• "Selenaecum," regions of dense shadow cast by high lunar mountains.
    • "Asteriae," dark spots believed to be the remnants of old, collapsed stars.
  • How did the Moon form?

    The prevailing theory on the Moon's formation is the giant impact hypothesis. According to this theory, the Moon formed about 4.5 billion years ago when a Mars-sized body, often referred to as Theia, collided with the early Earth. This catastrophic impact ejected a large amount of debris into Earth's orbit, which coalesced to form the Moon. This theory explains several aspects of the Moon's composition and the Earth-Moon system, such as their similar isotopic compositions and the Moon's relatively low density compared to Earth. Recent studies and lunar samples returned by the Apollo missions have provided strong support for this hypothesis.

    • Formed about 4.5 billion years ago from debris ejected into Earth's orbit following a giant impact with a Mars-sized body.
    • Originally a separate planet that was captured by Earth's gravity during the early solar system formation.
    • Formed simultaneously with Earth from the same accreting material in the protoplanetary disk.
    • Created by a massive explosion on Earth's surface, ejecting material that later formed the Moon.
  • What is the name of the first manned mission to land on the Moon?

    The first manned mission to successfully land on the Moon was Apollo 11. This historic mission was launched by NASA, the United States space agency, on July 16, 1969. The lunar module, named "Eagle," landed on the Moon's surface on July 20, 1969. Astronauts Neil Armstrong and Edwin "Buzz" Aldrin became the first and second humans, respectively, to walk on the Moon, while Michael Collins remained in lunar orbit aboard the command module. Armstrong's first step onto the lunar surface was broadcast on live TV to a worldwide audience. He famously described the event as "one small step for [a] man, one giant leap for mankind."

    • Apollo 13
    • Luna 9
    • Apollo 11
    • Mercury-Redstone 3
  • How long does it take the Moon to orbit the Earth?

    The Moon takes approximately 27.3 days to complete one orbit around the Earth. This period, known as the sidereal month, is measured by tracking the Moon's position relative to distant stars. However, due to the Earth's movement around the Sun, the time from one full moon to the next – known as the synodic month – is about 29.5 days. This difference arises because as the Earth orbits the Sun, the Moon has to travel a little further to reach the same phase, such as from full moon to full moon.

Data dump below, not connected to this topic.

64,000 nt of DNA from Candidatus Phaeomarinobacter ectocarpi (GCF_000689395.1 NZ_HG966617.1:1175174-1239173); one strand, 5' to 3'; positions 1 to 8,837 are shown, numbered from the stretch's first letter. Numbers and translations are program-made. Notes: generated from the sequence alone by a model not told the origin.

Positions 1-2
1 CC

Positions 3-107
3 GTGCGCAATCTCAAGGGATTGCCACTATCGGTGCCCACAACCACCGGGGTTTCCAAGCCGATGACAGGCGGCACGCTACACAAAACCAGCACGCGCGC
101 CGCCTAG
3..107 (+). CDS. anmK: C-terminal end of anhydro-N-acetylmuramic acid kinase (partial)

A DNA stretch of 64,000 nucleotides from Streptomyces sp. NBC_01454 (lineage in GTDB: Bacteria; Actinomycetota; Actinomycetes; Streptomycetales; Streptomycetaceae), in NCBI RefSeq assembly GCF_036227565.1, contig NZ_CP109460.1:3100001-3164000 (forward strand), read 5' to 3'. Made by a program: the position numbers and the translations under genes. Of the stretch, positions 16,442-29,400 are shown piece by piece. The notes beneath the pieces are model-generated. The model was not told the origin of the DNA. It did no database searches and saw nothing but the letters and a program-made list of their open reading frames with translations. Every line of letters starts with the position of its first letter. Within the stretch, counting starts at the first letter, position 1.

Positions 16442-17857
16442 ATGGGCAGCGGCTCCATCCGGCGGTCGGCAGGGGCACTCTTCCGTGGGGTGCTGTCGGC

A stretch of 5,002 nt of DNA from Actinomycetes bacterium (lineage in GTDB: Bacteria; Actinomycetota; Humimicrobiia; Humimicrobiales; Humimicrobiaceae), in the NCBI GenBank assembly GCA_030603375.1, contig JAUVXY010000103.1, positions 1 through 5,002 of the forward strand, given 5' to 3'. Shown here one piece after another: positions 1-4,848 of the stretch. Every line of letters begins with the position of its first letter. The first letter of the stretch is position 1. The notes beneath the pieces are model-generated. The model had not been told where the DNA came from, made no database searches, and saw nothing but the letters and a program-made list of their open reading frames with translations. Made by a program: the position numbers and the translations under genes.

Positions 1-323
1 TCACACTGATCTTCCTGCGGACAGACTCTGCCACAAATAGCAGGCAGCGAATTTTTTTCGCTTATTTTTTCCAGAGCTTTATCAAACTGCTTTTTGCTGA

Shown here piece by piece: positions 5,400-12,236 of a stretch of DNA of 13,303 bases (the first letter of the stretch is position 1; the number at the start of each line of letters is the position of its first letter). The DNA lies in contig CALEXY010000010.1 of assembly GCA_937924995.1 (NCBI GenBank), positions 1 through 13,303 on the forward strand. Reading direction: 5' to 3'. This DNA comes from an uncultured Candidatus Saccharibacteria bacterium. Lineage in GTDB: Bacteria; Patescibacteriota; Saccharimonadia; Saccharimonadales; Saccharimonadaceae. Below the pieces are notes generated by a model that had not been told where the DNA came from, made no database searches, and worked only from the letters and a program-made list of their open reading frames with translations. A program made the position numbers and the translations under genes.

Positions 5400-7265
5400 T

• About 24 hours
    • Approximately 365 days
    • Approximately 27 days
    • About 7 days
  • What are the highlands on the Moon?

    The highlands on the Moon, often referred to as lunar highlands, are lighter-colored areas heavily cratered and typically situated at higher elevations compared to the darker lunar maria (basaltic plains). These highlands are composed primarily of anorthosite, a type of rock rich in calcium and aluminum silicates. They are thought to represent the original crust of the Moon, formed as lighter material floated to the surface of the molten early Moon. The lunar highlands are much older than the maria, with many of the craters dating back to the heavy bombardment phase of the solar system's early history.

    • Dark, flat basaltic plains formed by ancient volcanic eruptions
    • Lighter-colored, heavily cratered regions at higher elevations
    • Areas where astronauts have landed and conducted moonwalks
    • Regions rich in ice and other frozen volatiles at the Moon's poles
  • What is the difference between a lunar eclipse and a solar eclipse?

    A lunar eclipse and a solar eclipse are two different astronomical events, each involving the alignment of the Earth, Moon, and Sun. A lunar eclipse occurs when the Earth comes between the Sun and the Moon, and the Earth's shadow falls on the Moon. This can only happen during a full moon. On the other hand, a solar eclipse occurs when the Moon comes between the Sun and the Earth, casting a shadow on Earth. This occurs during a new moon. In a lunar eclipse, the Moon can appear red due to Earth's atmosphere bending sunlight into the shadow, while in a solar eclipse, the Moon blocks the Sun's light, partially or totally obscuring the Sun from view.

    • Lunar eclipse is when the Moon passes between the Earth and the Sun; solar eclipse is when the Earth passes between the Sun and the Moon